How to get rid of dust mites in your bed

1:53 AM, Jul 13, 2010   |    comments
  • Share
  • Print
  • - A A A +

Palm Harbor, Florida - From the green tea brewing in her kitchen to the air flowing through her home where her two cats play, Catherine Williams admits she's a health nut. That's why she couldn't understand why she seemed to develop allergy-like symptoms out of the blue.

Williams says, "When I would get up, my nose would be stuffy and then, after 10 minutes of moving around, it was fine."

She doesn't have allergies so she did some research and found she and her husband were sleeping with thousands and thousands of microscopic dust mites. The dust mites were lurking in their mattress and carpet.

You can't see dust mites. They eat the skin we shed when we're in bed. We shed about five grams of skin each week.

Dr. J. Wayne Phillips is an allergy specialist who says, "After 30 years of practice, I can tell you it's one of the biggest problems. Everybody has dust mites in their mattress, so it's a common thing."

Dr. Phillips says research shows there's a higher concentration of dust mites in the Tampa Bay area than in any other part of the country. "It's a 12 month a year problem in Florida and it's especially bad because it's so humid in the Tampa Bay area."

Phillips says 85 percent of his patients are suffering from allergic reactions to dust mites and some of their symptoms are worse than others. "They have to take medication first, antihistamines, first step. If that's not helpful, we go to nasal sprays, cortisone sprays, sometimes systemic steroids, to bring them under control."

Catherine Williams was dead set against taking medication. Instead, she wanted to get to the root of the problem. She says she couldn't help but wonder why her six hundred dollar organic latex, hypo-allergenic mattress, that's supposed to protect her from dust mites, wasn't.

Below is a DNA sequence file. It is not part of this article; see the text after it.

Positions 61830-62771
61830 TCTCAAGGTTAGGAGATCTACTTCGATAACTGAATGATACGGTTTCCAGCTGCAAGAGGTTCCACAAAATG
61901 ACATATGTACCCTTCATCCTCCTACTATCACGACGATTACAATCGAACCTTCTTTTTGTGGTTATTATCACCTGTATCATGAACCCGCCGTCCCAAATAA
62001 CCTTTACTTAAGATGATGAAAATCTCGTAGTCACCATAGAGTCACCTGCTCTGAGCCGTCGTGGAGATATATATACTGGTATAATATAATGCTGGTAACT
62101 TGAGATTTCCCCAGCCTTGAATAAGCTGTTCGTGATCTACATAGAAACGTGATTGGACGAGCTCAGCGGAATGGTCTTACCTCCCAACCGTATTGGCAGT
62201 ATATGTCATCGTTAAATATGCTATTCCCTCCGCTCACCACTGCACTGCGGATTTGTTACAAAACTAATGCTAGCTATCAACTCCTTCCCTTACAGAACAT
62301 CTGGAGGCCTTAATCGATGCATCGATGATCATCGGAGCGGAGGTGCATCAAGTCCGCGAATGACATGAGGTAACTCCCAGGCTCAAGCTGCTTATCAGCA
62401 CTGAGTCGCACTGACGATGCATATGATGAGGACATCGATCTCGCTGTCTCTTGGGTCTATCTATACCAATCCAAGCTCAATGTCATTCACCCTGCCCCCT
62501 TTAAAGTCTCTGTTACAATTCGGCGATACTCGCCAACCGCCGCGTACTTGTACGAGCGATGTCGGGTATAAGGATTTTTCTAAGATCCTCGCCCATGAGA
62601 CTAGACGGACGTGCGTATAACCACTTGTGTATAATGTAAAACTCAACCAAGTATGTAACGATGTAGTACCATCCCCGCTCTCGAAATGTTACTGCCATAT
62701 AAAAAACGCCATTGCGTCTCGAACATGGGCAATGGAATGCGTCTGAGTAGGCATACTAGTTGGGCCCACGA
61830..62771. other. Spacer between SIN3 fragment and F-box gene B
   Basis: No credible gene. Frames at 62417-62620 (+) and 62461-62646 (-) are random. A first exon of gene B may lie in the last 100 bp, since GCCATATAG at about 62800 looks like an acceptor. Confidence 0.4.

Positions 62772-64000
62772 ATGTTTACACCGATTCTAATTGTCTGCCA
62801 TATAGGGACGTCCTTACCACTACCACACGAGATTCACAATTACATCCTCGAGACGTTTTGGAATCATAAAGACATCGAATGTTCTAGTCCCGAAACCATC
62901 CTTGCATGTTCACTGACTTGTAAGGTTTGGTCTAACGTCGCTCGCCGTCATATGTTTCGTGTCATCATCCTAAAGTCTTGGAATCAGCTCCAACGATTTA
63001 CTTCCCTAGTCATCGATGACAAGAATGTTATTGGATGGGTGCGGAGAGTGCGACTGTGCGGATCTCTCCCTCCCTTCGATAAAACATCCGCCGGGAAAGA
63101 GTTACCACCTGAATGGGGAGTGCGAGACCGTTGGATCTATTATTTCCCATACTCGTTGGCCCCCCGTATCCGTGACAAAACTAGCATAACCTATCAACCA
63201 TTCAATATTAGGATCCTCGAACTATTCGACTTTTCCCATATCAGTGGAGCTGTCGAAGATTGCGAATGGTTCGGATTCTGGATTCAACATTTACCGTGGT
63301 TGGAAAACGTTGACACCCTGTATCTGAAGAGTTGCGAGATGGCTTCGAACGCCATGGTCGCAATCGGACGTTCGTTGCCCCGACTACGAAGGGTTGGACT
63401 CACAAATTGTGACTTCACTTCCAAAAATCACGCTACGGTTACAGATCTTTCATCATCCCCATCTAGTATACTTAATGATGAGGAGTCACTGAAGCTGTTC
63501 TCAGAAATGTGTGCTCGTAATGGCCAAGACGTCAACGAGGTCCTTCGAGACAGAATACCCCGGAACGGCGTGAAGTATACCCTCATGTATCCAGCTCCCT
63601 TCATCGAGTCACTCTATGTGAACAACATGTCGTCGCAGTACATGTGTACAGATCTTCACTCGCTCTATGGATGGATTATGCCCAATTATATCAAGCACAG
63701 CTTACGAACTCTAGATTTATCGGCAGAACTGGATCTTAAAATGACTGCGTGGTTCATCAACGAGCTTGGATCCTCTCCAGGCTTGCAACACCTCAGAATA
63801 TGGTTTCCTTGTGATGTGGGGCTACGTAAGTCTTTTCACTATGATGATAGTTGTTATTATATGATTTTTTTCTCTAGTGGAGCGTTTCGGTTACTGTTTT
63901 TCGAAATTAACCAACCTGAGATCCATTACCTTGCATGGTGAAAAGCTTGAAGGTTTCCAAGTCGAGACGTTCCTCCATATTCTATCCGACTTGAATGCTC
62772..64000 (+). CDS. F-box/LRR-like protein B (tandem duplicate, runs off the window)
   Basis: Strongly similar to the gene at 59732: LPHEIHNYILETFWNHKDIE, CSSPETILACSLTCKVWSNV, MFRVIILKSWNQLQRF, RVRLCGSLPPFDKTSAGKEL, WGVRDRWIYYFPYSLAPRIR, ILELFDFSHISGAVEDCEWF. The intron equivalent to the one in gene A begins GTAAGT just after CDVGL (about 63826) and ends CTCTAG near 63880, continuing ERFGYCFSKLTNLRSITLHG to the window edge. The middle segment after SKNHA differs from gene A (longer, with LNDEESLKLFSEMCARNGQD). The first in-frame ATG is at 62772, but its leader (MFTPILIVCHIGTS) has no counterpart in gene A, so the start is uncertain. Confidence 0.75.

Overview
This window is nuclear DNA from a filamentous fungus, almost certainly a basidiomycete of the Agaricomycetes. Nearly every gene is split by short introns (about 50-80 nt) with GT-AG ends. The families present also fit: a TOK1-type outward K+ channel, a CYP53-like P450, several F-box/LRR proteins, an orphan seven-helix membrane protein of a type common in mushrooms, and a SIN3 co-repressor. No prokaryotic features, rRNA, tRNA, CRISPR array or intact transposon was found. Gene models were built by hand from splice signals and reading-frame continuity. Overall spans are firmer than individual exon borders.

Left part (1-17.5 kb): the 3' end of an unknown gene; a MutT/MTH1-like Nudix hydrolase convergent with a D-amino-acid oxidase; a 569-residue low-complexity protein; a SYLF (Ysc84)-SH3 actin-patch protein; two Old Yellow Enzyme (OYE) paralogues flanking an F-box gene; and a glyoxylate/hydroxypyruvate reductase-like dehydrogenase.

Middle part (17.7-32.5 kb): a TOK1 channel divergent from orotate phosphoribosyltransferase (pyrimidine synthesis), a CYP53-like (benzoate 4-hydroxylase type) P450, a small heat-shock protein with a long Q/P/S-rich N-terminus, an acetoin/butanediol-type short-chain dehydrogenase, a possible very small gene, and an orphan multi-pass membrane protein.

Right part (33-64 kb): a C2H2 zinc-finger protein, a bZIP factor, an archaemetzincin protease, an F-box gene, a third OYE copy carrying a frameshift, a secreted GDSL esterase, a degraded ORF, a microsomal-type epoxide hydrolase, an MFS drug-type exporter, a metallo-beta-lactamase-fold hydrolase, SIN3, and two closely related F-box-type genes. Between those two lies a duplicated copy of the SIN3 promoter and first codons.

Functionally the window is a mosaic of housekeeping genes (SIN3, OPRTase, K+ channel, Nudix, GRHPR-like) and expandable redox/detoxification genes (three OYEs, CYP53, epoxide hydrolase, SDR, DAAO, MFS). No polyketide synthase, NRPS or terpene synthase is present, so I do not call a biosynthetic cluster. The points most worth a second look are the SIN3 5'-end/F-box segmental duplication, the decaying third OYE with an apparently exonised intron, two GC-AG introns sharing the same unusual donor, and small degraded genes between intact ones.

She hired Joe Giacopelli, who runs his own local Hygienitech business. He ran a test on a small area of her mattress pad for dust mites. Williams says, "I didn't want it to be another gimmick. We're going to come in and vacuum up your bed and so I was skeptical."

Giacopelli explains what he found in her pad. "This is a mix of dead skin, live dust mites, dead mites."

During the test, he drops the dirty, dusty matter he extracts from the mattress pad into a glass and tests it. He says, "You've got about 750 to a million dust mites in there."

He then ran the same test on a portion of her mattress with similar results. He says the Williams are breathing in the live and dead dust mites each night until he sanitizes the mattress pad and mattress.

Giacopelli says they can kill the dust mites without using chemicals. "It's a high suction, pulsating machine with a UV-C light and what it actually does is it extracts and kills everything--virus, spores, dust and everything--out at the same time and when it goes into the bag it's already dead."

Williams swears by it. "I woke up and there was no stuffy nose."

The cost to have a Queen or King size bed sanitized by Hygienitech is $84.95. It cost 25 cents a square foot for carpeting and there's a small fee to clean pillows depending on the size.

Giacopelli recommends cleanings every six months or every three months if you or your family members have allergies.

So, what do the experts recommend? The American Academy of Allergy, Asthma, and Immunology says:

  • Encase your mattress, box springs and pillows in special allergen-proof fabric covers or airtight, zippered plastic covers.
  • Wash all bedding in hot water at 130 degrees each week. 
  • Dry in a hot dryer.
  • Keep humidity low by using a dehumidifier or air conditioning.
  • Remove wall to wall carpet if you can and opt for throw rugs that you can wash or dry clean on a regular basis.

Dr. Phillips says it's not a one-time fix either. "It's a constant upkeep."

Tammie Fields, 10 Connects

Most Watched Videos